Five year sentence for wife who poured boiling water over husband’s mistress

A spurned wife who poured boiling water over her estranged husband’s mistress has been jailed for five years.

Monika Fourie, 34, threw hot water from a cup and then a kettle onto Hannah Stokes at the matrimonial home in 2015, causing burns to her head, neck and chest.

Polish-born Fourie was convicted by a jury of causing grievous bodily harm with intent following a trial at Plymouth Crown Court last month.

Monika Fourie arrives at Plymouth Crown court where she was found guilty of grievous bodily harm with intent following an attack on her estranged husband's mistress. Picture: Andrew Matthews/PA Wire

Passing sentence, Judge Paul Darlow said: "It was a repeated assault on the same victim in two parts, quite separate.

"The throwing of boiling water from a cup you were holding, and then returning and picking up the kettle and throwing that over Hannah Stokes."


Page 2: 15:52

The judge said that he did not believe Fourie had carried out a premeditated attack on Miss Stokes.

"It involved the use of a weapon and involved, in my judgment, the intention of causing a more serious injury than was inflicted," he said.

"The throwing of boiling water out of a cup was not a spontaneous act and it followed the boiling of a kettle and the absence of any intention to make a cup of tea.

"What followed added to excruciating pain she had already suffered. She was cornered and begging you to stop.

"You were pulling her hair up, trying to expose her face and you poured the kettle of boiling water over her.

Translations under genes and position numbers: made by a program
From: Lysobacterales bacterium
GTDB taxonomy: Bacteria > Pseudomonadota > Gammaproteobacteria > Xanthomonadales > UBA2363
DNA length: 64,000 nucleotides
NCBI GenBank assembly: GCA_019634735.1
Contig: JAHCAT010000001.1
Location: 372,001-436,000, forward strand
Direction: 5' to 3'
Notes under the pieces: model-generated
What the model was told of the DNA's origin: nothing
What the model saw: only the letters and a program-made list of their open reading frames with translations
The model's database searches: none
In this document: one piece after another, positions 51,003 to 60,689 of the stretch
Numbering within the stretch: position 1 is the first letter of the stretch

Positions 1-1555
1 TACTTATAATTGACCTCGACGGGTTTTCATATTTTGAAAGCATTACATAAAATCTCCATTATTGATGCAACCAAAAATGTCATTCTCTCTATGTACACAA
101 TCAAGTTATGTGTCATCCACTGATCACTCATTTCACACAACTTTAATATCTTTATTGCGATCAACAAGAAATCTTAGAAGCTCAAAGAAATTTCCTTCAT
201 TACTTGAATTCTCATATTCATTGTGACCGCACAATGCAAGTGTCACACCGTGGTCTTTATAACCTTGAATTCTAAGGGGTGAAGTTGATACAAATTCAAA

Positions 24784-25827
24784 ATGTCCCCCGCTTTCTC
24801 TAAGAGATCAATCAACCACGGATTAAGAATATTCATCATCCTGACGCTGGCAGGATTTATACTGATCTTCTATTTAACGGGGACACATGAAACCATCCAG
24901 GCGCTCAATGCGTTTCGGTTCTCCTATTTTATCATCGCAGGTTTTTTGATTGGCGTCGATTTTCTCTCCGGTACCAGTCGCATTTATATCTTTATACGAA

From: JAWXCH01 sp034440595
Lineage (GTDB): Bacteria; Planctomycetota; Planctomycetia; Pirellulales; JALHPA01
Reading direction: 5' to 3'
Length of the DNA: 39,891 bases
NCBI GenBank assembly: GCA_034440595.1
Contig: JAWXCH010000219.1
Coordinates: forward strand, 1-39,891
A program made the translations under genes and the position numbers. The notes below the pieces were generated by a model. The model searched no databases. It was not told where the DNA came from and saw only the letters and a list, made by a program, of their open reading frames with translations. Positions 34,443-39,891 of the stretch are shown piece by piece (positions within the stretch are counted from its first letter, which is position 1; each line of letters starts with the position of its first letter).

"That’s what I mean when I say your intention was to cause more serious injuries than you did."

Fourie broke down in tears when she was led away in handcuffs from the dock to begin her sentence.

Family and friends, including her mother and brother, who were sat in the public were also crying as she was led away.

The court heard Miss Stokes had begun an affair with Fourie’s now ex-husband, South African-born Royal Marine Wouter Fourie, in the summer of 2015.

Days before the attack Mr Fourie had confessed to the extra-marital relationship and the defendant had left their home in Plymouth to stay with a friend, but unexpectedly returned on the night of October 24.

Miss Stokes had been invited round by Mr Fourie to watch South Africa play in the Rugby World Cup on television and was sitting on the sofa when the defendant returned.

Fourie said she was going to make a cup of tea but instead poured water from a cup over Miss Stokes.

She then returned to the kitchen, picked up the kettle and went back to the lounge, where Miss Stokes was screaming and grabbed her by the hair and tipped the remaining contents of the kettle over her.

Miss Stokes was treated for second degree partial thickness burns down to her navel and had surgery for a perforated eardrum.

The victim, who has since split from Mr Fourie, told the court the defendant was "full of rage" when she attacked her.

Mr Fourie said his now ex-wife had "just wanted to hurt Hannah" while the defendant said she had no memory of the attack.

After the incident Fourie had sent a text messages to a relative in Poland which was translated as "revenge is sweet" and "the bitch will pay more".

The court heard that prosecution and defence psychiatrists had agreed that Fourie, of Olympic Way, Glenholt, Plymouth, Devon would have been suffering from "adjustment disorder" as she struggled to come to terms with the end of her marriage.

But the experts had differing views on whether the defendant had the capacity to form the intention to cause serious harm.

KEYWORDS: Monika Fourie, Court


Most Read in World